Interviews: Chief Mate Eric Wakeman

wakemanEric climbs to the top of the communications mast.


When a monsoon started off the coast of Samoa one day in February, Eric Wakeman was along side the RV Melville, but none on board saw he had returned. He opened up the engines on the Boston Whaler full throttle and drove in circles near the ship. The speed kept the boat’s bow up, allowing the rain to drain out the stern. He didn’t have much time. The small boat was taking on water quickly. Then the engine died.

At 278 feet, the Melville needed to anchor at the deepest end of the Samoan harbor. Eric used one of the ship’s two smaller boats to travel between the ship and shore, about a 10-minute commute. Coral reefs outlining the bay protected the smaller boats from heavy ocean swells. Currents passing the mouth of the harbor brought nutrient rich water to the shallow marine life.

Eric plots our course on the maps of the Galápagos
Without the engine, Eric knew he was drifting away from Melville and toward the coral reef. He could hear the waves breaking, but the rain masked the view of anything beyond twenty feet. He didn’t panic - yet. He began thinking through what he had learned at the Maritime Academy. He started rowing with the oars, when one of them broke leaving him rowing Gondola-style. That didn’t work, so he looked around and found a pickle jar full of tools. He began to bail.

“I got the first bail of water in the jar. But, when I went to dump it out, I accidentally let go and the jar flew overboard.” He then tried to signal the ship. “I sent a flare out and accidentally shot it into the water instead of the air.”

He started walking back and forth in the small 15-foot boat with more than a foot of water trying to figure out what to do next. “I was debating whether to jump or stay with it, the boat was so full of water it almost tipped over. I realized no one was aware of what was happening to me and if I was separated from the boat they may not find me, or I would get cut up on the coral reef or eaten by sharks.” That’s when he began to panic. “Strangely enough, I had just bought a pocket survival guide for all sorts of situations, but it didn’t include the situation I was in.”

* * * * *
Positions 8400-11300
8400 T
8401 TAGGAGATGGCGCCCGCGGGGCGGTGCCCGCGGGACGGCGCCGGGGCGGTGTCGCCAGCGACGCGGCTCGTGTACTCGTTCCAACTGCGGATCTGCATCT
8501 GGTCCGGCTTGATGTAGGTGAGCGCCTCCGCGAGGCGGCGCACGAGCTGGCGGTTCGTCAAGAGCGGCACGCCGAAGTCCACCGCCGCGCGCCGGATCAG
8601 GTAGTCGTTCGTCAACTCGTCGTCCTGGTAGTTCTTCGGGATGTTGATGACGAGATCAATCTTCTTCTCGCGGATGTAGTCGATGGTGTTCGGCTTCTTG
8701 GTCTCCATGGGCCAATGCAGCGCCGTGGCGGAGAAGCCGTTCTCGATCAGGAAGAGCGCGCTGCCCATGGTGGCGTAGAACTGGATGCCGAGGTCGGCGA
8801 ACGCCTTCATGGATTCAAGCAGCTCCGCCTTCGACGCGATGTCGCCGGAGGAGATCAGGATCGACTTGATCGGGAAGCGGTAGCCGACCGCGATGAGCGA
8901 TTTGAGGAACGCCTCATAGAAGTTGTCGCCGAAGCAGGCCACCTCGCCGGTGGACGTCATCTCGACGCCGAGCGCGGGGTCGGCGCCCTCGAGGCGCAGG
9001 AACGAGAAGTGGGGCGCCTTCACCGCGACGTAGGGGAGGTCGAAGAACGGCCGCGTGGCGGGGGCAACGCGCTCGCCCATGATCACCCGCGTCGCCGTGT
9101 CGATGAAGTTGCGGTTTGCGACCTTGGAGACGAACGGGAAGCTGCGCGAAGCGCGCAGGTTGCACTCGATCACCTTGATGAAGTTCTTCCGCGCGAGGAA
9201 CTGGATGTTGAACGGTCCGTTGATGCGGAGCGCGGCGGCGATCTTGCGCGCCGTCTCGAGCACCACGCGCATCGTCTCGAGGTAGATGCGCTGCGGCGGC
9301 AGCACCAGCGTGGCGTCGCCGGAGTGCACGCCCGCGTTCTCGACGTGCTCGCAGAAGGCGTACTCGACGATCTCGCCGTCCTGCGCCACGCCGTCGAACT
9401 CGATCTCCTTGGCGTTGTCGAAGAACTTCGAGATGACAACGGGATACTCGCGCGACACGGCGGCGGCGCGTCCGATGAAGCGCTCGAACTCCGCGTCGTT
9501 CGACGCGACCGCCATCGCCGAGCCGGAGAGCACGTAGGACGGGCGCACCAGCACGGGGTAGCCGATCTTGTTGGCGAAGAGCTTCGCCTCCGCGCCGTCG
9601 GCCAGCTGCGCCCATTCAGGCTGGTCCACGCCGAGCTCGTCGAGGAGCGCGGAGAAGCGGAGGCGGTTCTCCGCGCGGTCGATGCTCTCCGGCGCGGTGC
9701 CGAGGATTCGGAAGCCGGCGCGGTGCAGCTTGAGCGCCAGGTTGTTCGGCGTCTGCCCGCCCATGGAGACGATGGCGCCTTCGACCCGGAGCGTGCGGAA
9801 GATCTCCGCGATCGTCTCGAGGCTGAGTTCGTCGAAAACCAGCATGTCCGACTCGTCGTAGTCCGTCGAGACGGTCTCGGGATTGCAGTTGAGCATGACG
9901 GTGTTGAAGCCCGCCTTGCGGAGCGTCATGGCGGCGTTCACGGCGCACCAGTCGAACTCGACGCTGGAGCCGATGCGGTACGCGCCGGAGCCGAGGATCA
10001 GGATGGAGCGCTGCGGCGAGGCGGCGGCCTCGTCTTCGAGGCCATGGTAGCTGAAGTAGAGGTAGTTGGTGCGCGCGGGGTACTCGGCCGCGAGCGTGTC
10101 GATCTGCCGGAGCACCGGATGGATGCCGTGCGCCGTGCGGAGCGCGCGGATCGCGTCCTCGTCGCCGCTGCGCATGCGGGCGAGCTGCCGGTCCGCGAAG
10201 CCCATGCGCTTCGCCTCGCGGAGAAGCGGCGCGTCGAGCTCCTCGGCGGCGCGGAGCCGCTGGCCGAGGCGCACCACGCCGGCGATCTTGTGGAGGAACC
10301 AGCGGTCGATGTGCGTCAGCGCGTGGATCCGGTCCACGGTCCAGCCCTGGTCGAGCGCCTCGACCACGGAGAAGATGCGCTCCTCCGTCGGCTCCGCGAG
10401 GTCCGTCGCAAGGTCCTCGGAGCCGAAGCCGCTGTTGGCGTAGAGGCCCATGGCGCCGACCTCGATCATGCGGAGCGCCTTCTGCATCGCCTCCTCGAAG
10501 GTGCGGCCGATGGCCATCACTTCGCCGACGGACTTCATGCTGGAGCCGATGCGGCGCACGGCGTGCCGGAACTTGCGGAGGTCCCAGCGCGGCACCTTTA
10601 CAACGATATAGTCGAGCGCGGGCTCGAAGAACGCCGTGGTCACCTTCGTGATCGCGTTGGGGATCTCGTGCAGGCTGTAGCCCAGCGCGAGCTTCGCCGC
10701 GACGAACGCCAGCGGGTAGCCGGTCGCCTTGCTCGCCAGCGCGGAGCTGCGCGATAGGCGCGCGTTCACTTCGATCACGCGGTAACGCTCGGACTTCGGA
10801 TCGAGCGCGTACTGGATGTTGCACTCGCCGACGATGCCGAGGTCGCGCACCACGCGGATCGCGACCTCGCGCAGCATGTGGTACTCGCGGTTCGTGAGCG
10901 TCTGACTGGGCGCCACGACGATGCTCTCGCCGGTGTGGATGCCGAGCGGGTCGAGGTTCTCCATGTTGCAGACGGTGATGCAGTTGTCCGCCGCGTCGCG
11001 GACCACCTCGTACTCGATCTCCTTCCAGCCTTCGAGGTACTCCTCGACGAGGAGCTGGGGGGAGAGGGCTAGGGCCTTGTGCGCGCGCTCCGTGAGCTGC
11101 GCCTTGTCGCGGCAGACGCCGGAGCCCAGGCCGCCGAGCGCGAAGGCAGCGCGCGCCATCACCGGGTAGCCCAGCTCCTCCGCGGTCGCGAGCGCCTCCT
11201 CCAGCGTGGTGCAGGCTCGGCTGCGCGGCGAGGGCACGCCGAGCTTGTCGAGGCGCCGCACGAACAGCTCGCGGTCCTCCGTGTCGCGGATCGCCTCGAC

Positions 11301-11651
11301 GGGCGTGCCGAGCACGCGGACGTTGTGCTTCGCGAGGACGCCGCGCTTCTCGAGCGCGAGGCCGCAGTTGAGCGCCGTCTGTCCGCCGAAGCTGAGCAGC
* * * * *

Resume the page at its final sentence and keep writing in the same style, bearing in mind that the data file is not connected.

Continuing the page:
The chief mate must ensure all the scientists and crew know what to do in the event of an emergency. Here Eric talks to us about the abandon ship procedure after a weekly fire drill.
Just as the rain let up, he tried one more time to use the flare gun and succeeded. The crew on the ship saw the flare in the sky and rescued Eric using the other boat. “Those five minutes stranded at sea is the only time I’ve really been scared in the last 10 years,” Eric says.

Eric grew up skiing the slopes of Tahoe and the Sierra Nevadas a couple hours drive from his home near San Francisco. He is the oldest of three kids. In 1988, he joined the California Maritime Academy in Vallejo, Calif., for one reason: snow. “Someone told me a long time ago you could work for six months as a mariner and have six months free to ski in Switzerland. I have never skied in Switzerland. But I do have about four months on and two-and-a-half months off from work.”

After four years of training, Eric was able to leapfrog to the position of Third Mate. “The purpose of the Marine Academy is to quickly get a Third Mate’s license, something that would take about 10 years of working at sea starting as an Ordinary Seaman.” It took Eric another year of inquiring about a job as a deck hand at Scripps, before they hired him. “They kept telling me deckies are a dime a dozen and then finally they were worth a quarter.”

As part of his official duties, Eric meets the Ecuadorian customs official on our arrival at Santa Cruz.
He had persisted with Scripps, because he liked the idea of working on a research vessel rather than a tanker. For one reason, research vessels didn’t have a tendency to blow up. “I was leafing through Life magazine one day and saw a two-page picture of a 1,200 foot tanker exploding. The photograph was titled ’Tanker on Fire’ and was taken by a friend of mine who had graduated a year earlier. It was his first ship.” He was also enthralled with the potential travel opportunities on a research vessel. “I saw the list of places Scripps’ ships were going and half the time I didn’t recognize where the country was on the map. My friends who went to tankers travel up and down between the coasts of Alaska and California, and that’s all they’ve seen in the last 10 years.”

Eric began working as Chief Mate on Revelle two months ago. “We have a talented and self-sufficient crew, so my responsibilities are actually pretty minimal,” he says. Eric monitors the routine maintenance of the ship; takes a leadership role during emergencies, fire and boat drills; and administers any first aid or medical attention if needed. In the evening, he takes his turn standing watch in the bridge.

When asked his advice about a career as a mariner, Eric responds: “The marine industry comes and goes. Find something that you want to do and have as a job. I don’t think I could handle a daily job at shore, I have two commutes a year to and from the ship. My job is more a hobby I enjoy. Decide early what you want to do and have fun, and as someone once told me: ’do it while you’re young.’”

As Eric would say: “Rodger Doger.”